“We have mainly been a hardware provider, but when we moved into fabrics we found that the print providers in fabric are fewer and farther between,” says Larry Ragland, president of Mark Bric Display Corp. “It’s a two-pronged process. The finishing side is as tricky, if not more so, than the printing side.”
Mark Bric Display recently introduced the ISOframe Fabric System, which uses an SEG system to tension the fabric across the structure. The edge of the fabric tucks into a groove in the ISOframe extrusions, which are then assembled with a patented FASTclamp system that doesn’t require special tools or screws.
Orbus developed a division focused on fabric tension display and exhibit systems called Origin Exhibit Structures that can be configured in different, flowing shapes. (Image courtesy of Orbus Exhibit & Display Group)
The system is also connectable to other Mark Bric ISOframe systems so that you can build a multi-paneled structure with fabric on one wall and rigid graphics on the other, for instance.
“We know from our experience that fabric is taking a big piece of the market because people love the flexibility of printed fabrics. Fabrics have a lot of good features, not the least of which is that they’re lightweight and easier to care for because you can wash them and throw them in the dryer if they get wrinkled.
“We knew we needed to integrate fabric into our displays, and our ISOframe fabric system provides a new foundation that will continue to expand,” says Ragland. “Right now the components we have are only for flat walls, but the size of the display can be easily adjusted by using different extrusion lengths to make any size wall you want. You can create a room, or a standalone fabric version of a floor stand, because we have accessories like twist-on feet that would allow it to stand in the middle of a room.”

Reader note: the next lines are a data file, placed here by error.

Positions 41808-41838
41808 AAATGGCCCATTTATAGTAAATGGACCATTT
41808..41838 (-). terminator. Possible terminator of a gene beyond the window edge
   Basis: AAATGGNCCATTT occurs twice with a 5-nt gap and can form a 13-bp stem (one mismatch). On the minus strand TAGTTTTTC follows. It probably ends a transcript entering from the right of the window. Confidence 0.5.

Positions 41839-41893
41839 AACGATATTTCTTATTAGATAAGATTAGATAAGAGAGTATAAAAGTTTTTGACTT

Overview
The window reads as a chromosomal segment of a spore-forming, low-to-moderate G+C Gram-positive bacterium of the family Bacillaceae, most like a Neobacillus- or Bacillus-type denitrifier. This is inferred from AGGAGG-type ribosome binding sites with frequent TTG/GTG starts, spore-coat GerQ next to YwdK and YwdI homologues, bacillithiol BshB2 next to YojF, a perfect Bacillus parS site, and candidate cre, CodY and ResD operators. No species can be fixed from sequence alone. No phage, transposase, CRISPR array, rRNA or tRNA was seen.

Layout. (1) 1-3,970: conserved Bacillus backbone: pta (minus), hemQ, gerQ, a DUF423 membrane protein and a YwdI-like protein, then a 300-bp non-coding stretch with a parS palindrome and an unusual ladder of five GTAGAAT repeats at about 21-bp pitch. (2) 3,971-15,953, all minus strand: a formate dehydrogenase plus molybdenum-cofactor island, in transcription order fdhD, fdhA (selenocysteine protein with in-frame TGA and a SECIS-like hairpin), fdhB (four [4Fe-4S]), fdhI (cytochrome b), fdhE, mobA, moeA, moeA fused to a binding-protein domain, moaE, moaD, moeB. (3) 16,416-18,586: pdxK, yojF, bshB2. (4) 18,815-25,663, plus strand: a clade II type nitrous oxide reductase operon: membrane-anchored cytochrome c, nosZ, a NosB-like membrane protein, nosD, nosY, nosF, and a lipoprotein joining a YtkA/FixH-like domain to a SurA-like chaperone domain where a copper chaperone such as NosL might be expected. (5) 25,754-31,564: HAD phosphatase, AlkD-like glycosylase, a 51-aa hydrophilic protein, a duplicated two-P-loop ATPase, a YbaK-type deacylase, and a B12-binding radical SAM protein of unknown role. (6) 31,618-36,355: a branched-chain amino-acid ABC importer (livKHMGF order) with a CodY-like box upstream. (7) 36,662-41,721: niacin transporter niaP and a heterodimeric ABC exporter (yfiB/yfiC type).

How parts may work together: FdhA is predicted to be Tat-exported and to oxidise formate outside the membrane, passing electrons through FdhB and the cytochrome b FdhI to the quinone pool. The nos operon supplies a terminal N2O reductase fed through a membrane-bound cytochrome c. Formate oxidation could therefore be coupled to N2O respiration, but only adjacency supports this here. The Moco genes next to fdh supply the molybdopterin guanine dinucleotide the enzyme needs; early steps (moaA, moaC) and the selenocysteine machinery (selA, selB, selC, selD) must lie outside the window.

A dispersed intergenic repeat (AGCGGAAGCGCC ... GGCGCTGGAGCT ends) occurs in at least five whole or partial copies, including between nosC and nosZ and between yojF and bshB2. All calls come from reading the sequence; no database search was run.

North America Display Corp., Beaverton, Ore., prints tension fabric custom graphics that are used on a wide variety of displays, including modular frames, pillow case tube frames, SEG frames, and backlit graphics. William Weber, marketing manager for North America Display Corp., reports that requests for tension fabric displays have been increasing significantly recently.
“The last few months have been extremely busy, and most of that is due to the high demand in our custom tension fabric display. In fact, the majority of our recent production has been for some form of tension fabric display. On average we are receiving very positive feedback on these types of tension fabric prints. Whether at a direct place of business, an off-site high traffic space, or of course at a trade show, they are becoming the go-to form of visual advertising,” says Weber. “Some of our more popular configurations would be our 10-foot modular hybrid display, our wave tube display, and the star fabric pop-up.